There were two pieces of news today on the Mueller inquiry.
Most intriguing is the news that the FBI has told Republican operative Cheri Jacobus that their investigation of her hack and catfish in 2016 has been referred to Mueller. Click through for the full account of what happened to Jacobus after she exposed a Corey Lewandowski PAC to be coordinating with the campaign. The short version, though, is that the campaign first used deceit to try to collect information on what anti-Trump PACs were planning, later carried out a sustained campaign of abuse, and finally hacked her email when she prepared to reveal the catfishing scheme.
The FBI has been investigating ever since. But on September 10, the agents she had been working with let her know that their inquiry had grown beyond the hack itself and so had referred the case.
Jacobus has been in regular contact with FBI agents since the bureau opened an investigation into the hacking of her email after Jacobus filed a complaint around September 2016.
Following Trump’s election, Jacobus relayed additional incidents she considered suspicious to the agents investigating the hack.
Jacobus said she was also interviewed by FBI agents in the Southern District of New York for several hours in February 2017 and has had dozens of phone calls with the agents over the past two years. A lawyer who worked for Jacobus at the time, Jay Butterman, said he also attended the February 2017 meeting and had follow-up conversations with FBI agents.
In November 2017, the FBI asked Jacobus to turn over the remainder of her communications related to the catfishing scheme, some of which she had already submitted, according to an email reviewed by POLITICO.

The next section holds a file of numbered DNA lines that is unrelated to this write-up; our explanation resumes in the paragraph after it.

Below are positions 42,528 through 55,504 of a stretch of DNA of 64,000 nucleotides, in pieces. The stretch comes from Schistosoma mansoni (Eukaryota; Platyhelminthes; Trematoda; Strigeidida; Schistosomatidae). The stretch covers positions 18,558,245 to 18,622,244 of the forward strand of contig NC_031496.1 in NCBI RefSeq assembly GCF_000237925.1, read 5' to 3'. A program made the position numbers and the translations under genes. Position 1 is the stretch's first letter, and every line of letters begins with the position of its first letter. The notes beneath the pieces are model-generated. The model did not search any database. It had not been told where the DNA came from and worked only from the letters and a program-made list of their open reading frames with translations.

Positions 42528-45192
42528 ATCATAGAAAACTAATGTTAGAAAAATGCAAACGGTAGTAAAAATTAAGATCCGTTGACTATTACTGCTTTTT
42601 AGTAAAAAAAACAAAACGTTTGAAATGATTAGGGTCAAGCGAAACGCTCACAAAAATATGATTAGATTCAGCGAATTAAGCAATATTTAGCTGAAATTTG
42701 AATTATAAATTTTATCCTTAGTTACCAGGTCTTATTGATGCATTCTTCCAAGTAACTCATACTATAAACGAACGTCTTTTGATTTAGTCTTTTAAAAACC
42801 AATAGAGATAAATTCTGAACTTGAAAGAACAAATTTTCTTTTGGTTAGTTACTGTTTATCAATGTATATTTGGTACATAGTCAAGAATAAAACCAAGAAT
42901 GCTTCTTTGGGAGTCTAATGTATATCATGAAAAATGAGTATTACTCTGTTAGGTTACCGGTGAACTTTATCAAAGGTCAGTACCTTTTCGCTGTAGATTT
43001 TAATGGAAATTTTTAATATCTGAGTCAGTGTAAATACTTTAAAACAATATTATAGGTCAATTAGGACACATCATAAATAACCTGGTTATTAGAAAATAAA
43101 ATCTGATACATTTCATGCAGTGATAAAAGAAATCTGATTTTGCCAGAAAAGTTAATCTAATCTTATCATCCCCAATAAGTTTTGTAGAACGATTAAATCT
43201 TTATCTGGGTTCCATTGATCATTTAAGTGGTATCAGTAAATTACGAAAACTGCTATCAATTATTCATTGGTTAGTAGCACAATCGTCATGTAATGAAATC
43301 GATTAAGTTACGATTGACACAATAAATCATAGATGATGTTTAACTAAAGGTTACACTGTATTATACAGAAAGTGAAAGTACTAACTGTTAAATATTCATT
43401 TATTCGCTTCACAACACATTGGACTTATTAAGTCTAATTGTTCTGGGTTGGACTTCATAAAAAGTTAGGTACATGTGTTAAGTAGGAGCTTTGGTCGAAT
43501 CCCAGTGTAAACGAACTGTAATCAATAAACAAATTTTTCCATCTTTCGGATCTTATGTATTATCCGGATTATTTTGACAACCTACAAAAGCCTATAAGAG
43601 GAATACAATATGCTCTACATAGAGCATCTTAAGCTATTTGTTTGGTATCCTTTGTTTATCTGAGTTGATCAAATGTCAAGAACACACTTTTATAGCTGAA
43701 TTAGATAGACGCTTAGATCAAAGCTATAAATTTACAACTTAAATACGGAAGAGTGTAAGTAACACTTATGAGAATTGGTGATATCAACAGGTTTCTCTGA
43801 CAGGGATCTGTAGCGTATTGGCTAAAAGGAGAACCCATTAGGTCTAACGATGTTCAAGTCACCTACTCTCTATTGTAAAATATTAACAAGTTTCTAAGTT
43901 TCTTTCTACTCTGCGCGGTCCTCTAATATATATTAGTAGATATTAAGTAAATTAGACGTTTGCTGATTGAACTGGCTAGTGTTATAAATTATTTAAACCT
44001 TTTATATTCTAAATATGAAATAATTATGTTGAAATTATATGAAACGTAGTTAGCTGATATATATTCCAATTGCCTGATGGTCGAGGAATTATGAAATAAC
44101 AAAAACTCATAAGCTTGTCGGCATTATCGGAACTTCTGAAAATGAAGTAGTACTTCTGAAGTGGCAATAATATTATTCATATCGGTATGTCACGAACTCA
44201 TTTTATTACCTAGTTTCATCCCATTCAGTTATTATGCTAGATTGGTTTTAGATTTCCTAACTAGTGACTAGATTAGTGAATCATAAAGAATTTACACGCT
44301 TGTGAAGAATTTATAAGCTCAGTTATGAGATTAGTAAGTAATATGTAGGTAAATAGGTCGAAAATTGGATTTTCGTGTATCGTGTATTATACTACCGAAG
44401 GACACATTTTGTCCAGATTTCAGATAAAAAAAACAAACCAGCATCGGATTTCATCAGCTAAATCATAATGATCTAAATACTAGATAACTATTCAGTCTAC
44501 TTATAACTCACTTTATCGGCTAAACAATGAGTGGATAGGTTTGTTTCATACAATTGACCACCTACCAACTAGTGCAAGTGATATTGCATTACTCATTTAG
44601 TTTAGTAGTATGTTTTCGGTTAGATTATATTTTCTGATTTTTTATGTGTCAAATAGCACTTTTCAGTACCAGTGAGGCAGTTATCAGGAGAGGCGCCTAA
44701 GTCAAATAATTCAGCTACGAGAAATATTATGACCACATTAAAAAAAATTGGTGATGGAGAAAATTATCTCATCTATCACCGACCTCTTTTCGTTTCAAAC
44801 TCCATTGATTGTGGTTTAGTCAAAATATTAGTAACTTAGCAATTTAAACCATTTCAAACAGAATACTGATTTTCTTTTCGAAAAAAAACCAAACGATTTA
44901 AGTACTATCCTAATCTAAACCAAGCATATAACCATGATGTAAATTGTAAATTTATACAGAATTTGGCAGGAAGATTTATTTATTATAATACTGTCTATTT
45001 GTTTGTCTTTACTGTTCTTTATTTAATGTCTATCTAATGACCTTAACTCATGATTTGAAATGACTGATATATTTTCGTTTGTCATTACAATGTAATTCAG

On Sept. 10 of this year, an FBI agent wrote to Jacobus that he would be calling her, which is when, she said, the bureau informed her of the case’s referral to Mueller.
To answer a question many have posed, I don’t think any investigation into what I perceived as threats mirrors this. That’s in part because the technical threats were more oblique. But it’s also because the FBI really doesn’t want to talk to me, and so (with one exception) generally only followed up via my lawyer. The one instance I involved the cops may have been different, but if so, I never heard about it directly.
I’m more interested in the possibility that Jacobus’ treatment mirrors some of the stuff that Roger Stone was doing with his Stop the Steal çampaign.
The possibility that Mueller’s interest in Stone (and Manafort) extends back to the primary is all the more interesting given how centrally some of Stone’s core skill-sets played out in the lead-up to the Convention. There were veiled threats of violence (and in the home of his dark money, actual violence), a smear story projecting on Cruz the infidelity more typical of Trump, and lots of money sloshing around.
It’s not entirely clear what crime that would implicate — besides potential campaign finance violations (particularly, given Trump’s repeated disavowals of any coordination between Stone and his old buddy Manafort).
And, given how rabidly Republican base voters support Trump, I could see why Republicans would let bygones be bygones. It’s not like the Republican party has ever before shown distaste for Stone’s rat-fucking. Plus, no one likes Ted Cruz, and he may not even survive his race against Beto O’Rourke. So, no, Republicans won’t be any more disposed against Stone if he is shown to have helped Trump cheat in the primary.